Congratulations to Juliana, last weeks giveaway winner!
This week I'll be reviewing Knitting Over the Edge by Nicky Epstein. This book has been around for awhile, but is a great one! I'm happy to share it with you!
Knitting over the edge is the second in Nicky's edging book collection. The first book was titled Knitting On the Edge and the third in the collection is Knitting Beyond the Edge. I love and own all three!
Nicky Epstein is probably the most inventive knitwear designer I can think of and I feel that these edging books just cannot be beat. The first 2 books contain 350 different knitted edges.. EACH! 700 total in the first 2 books. Who can even think up 700 edgings? Amazing, right?
All 3 of these books are excellent reference publications that every knitter should have in their library.
I refer to them all of the time. They provide me with constant inspiration.
Here is what you can expect to find in this particular book, Knitting Over the Edge.
This book contains edging designs broken up into 5 different categories.. Unique Ribs, Cords, Appliques, Colors and Nouveau.
Below are some pictures to give you an idea.
There are also some garment patterns included that utilize some of the edgings featured in the book.
It's jam packed with information. There is something for everyone inside.
If you would like to enter to win this brand new copy of Knitting Over the Edge, please leave a comment under this blog post. In your comment please include your contact information and please remember only one comment per person please.
I'll announce the winner next week with another book review, so be sure to check back!
Thank you for joining me back this week for another book review!
Last week's drawing winner is Lauren! Congratulations!
If last week's cowls were not your thing, perhaps you'll enjoy this weeks review of the book Mittens & Gloves by the editors of Vogue Knitting Magazine.
This book contains over 40 of the most popular patterns compiled together from previous Vogue Knitting publications. The main focus is mitten and glove patterns, but there are also a few patterns for coordinating hats and scarves included as well.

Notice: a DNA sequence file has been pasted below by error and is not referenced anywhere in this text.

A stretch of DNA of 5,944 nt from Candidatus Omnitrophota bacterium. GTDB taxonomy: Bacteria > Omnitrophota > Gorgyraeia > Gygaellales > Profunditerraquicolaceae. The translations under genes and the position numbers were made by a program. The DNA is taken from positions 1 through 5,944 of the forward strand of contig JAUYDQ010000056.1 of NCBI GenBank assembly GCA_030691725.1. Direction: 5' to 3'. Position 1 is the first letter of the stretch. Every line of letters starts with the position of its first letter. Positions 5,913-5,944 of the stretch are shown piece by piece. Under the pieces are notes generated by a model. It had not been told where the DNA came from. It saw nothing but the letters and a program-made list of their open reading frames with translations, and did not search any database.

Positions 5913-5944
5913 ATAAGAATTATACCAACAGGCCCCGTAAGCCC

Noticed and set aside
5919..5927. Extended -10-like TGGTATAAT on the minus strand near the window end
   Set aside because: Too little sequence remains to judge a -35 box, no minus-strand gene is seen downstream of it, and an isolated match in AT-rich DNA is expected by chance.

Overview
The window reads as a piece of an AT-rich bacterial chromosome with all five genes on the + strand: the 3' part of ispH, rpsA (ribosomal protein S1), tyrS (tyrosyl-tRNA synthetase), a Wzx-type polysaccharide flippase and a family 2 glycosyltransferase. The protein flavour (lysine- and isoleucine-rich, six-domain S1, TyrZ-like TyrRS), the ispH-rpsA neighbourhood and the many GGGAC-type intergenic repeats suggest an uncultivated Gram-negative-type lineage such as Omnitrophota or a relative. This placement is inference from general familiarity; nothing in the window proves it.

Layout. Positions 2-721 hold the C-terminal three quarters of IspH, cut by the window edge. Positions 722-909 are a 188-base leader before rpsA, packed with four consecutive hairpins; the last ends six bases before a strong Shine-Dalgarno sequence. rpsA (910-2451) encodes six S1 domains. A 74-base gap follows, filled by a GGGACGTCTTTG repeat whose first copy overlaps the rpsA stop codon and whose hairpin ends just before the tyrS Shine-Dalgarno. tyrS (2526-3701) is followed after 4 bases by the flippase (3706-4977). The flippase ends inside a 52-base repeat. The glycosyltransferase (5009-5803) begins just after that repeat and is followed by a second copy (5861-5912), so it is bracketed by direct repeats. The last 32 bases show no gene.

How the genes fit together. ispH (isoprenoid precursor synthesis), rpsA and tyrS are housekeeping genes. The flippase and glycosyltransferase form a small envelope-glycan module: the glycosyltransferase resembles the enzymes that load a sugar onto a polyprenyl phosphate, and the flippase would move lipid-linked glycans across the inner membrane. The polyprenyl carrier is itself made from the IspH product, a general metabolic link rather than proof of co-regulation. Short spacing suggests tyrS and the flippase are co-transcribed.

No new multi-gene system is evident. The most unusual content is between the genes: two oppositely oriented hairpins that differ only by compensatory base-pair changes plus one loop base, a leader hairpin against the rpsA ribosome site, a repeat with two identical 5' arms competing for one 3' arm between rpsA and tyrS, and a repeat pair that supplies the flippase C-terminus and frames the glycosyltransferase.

This is truly a pattern book. There is a teeny tiny section in the back to show you the knitting basics, but the bulk of the book is pattern instructions and photos.
One thing I enjoyed about this book is the variety offered. There are many styles included to suit all different tastes. There are all types of gloves and fingerless mitts.. plain, cabled, colorwork, lace.. everything!
This book contains patterns for beginning knitters and advanced knitters. I think that everyone could find a pattern that they like in here.
Personally, I found many patterns in here that I would love to make and wear. Here are some of my picks.
And of course, I was happy to see Jared Flood's Druid Mittens included. I've always liked this pattern.
If you would like to win this brand new copy of Vogue Knitting Mittens and Gloves provided by Sixth and Spring Books, please leave a comment under this blogpost.
Only one comment per person please, and don't forget to leave your contact information as well!
I'll randomly select a commenter and announce the winner next week along with another book review!
Hello everyone! Thanks for all of the great participation in these giveaways! I'm glad that you are enjoying the reviews! I picked another winner from last weeks drawing. Congratulations j*e*n!
This week I will be reviewing the book Cowl Girls; The neck's big thing to knit by Cathy Carron. And it's at this point that my cursor remains stagnant blinking at me on the screen. What can I say about Cowl Girls? I feel so conflicted by positive and.. um... "less positive" feelings while I flip through its pages.